Oysters are a very good source of protein, vitamin D, vitamin B12 & rich in zinc, iron, calcium, copper, manganese, selenium, magnesium, phosphorus.
Clams are a good source of protein, vitamin C, vitamin B12, riboflavin, niacin, potassium, zinc, iron, phosphorus, copper, manganese and selenium.
Mussels are similarly nutrient dense, although I don’t care for the taste so much, but…
Butter makes everything better.
Shellfish are good sources of cholesterol, best eaten raw.
Food & Eating in America
Although real food & sustainable farming are get more media coverage these days, let’s be honest…Eating is not a priority for most people. It is an inconvenience. They really don’t value health or real food, in fact, many people can’t even define ‘real food’. Yes, Americans occasionally talk about what they heard on the news or what their doctor mentioned, but most Americans, not just Floridians, are clueless.
They skip meals often, many are drinking soda and ice tea throughout the day and their primary meals consist of cereal and sandwiches. When they do go out to eat, they don’t make the best choices.
Eating out – outside of NYC – I’ve found the amount of food served is typically massive. Nicer places have smaller, closer to what I’d consider normal, amounts of food. In NYC, some of the more upscale places have portions that are just way too small. I usually like to eat a lot of food and I enjoy going out to eat, but these chain restaurants that can be found all over Florida are straight up wasteful. This culture is one of excess and waste.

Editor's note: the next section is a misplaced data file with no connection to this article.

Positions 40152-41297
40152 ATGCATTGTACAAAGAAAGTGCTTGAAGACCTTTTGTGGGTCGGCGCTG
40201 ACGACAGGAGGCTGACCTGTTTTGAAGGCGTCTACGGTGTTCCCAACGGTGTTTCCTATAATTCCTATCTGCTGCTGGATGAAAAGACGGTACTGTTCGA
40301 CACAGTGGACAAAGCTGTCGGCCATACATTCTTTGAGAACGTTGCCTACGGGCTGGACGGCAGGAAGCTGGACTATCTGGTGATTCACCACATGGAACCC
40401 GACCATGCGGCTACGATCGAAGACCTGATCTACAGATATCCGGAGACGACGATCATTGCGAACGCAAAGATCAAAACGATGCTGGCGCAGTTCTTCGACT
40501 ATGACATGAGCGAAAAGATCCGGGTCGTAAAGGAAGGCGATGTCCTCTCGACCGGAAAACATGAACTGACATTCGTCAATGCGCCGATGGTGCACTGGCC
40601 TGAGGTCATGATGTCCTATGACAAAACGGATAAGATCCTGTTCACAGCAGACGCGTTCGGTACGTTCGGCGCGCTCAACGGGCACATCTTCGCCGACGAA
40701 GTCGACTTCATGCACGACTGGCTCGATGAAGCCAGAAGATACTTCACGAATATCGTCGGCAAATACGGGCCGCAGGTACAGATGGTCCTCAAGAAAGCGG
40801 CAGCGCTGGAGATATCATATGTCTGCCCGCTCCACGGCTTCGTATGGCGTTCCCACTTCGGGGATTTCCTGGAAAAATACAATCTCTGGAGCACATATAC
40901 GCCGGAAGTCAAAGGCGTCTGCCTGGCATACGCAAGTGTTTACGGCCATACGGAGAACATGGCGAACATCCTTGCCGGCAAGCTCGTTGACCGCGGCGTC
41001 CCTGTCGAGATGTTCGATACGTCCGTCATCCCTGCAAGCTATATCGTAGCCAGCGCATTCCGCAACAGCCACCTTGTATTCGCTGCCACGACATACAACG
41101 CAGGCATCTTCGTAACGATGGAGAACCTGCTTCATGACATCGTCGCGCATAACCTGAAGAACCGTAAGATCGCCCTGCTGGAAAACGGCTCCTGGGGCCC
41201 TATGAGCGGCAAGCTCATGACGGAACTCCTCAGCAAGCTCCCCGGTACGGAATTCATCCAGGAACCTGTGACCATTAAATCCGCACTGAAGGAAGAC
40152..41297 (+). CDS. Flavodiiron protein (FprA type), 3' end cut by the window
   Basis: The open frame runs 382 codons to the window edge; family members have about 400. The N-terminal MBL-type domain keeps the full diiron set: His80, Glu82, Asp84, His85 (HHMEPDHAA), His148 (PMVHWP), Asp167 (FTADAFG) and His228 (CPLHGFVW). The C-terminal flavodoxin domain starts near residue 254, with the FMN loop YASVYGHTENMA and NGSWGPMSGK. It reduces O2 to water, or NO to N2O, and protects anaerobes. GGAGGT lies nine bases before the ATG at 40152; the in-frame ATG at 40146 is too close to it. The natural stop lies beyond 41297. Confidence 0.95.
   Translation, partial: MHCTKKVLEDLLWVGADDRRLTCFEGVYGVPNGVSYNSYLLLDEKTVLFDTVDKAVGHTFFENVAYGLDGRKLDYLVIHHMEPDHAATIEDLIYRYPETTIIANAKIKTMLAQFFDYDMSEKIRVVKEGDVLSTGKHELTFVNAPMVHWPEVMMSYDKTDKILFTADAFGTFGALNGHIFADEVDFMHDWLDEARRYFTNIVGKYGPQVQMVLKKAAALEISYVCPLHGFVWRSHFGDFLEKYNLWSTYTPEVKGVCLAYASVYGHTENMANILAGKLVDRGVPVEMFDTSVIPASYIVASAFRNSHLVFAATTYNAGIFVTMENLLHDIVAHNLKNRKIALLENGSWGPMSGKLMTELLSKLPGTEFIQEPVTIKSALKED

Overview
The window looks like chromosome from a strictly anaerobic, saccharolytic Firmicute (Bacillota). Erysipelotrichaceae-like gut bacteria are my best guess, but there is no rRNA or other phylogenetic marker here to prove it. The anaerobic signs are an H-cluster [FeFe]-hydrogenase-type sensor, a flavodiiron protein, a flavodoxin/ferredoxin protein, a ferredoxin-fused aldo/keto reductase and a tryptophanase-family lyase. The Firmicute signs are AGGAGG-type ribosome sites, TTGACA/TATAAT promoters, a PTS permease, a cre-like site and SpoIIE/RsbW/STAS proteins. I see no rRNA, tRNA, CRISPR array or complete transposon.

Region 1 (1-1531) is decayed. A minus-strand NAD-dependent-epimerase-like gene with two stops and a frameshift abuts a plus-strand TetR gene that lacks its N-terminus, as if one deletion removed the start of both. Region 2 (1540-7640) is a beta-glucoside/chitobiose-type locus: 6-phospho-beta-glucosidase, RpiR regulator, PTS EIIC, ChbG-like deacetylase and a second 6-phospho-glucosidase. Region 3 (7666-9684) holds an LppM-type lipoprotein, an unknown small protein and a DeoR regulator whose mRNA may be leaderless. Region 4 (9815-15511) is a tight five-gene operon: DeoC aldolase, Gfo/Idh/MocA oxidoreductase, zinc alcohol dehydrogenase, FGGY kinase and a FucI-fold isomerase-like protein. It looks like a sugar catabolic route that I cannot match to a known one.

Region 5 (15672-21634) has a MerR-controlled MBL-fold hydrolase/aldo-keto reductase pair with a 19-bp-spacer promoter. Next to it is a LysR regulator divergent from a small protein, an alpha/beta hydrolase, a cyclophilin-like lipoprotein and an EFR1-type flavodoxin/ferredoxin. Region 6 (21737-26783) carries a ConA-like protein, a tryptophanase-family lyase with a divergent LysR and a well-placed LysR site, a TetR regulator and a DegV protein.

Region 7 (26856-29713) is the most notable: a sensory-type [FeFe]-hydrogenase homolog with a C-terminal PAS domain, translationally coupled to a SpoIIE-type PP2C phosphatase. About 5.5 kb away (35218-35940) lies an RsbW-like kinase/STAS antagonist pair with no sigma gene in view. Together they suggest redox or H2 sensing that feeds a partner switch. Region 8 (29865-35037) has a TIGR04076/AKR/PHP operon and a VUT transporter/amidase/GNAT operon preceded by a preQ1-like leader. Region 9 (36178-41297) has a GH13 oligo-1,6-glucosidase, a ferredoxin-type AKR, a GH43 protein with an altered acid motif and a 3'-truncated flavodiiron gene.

If people would slow down and be present with their meals, they would reach satiety sooner than when fully distracted from their food, engaged in conversations at a loud, busy restaurant; meaning, they wouldn’t need the massive portions. Try it, slow down and be quiet and chew your food thoroughly. Not only will you enjoy it more, but you may find you reach a point of satiety sooner.
When I got to Miami, I went to Publix grocery store to load up on supplies. This place was humongous…except for the tiny area that had food. The produce isle was small, really small. So I got the best of the best:
I typically eat more fruit during the summer. Since I grew up in Miami and traveled extensively throughout the Caribbean, I was exposed to tropical fruits all the time and I love it. Just to be clear – I have never advocated a low carb diet as a panacea for all – and this juicy deliciousness is the primary reason why. I still hold that PEOPLE REQUIRE DIFFERENT DIETS. Some tolerate carbs better than others, some do better on more protein than others and saturated fat rules for all people.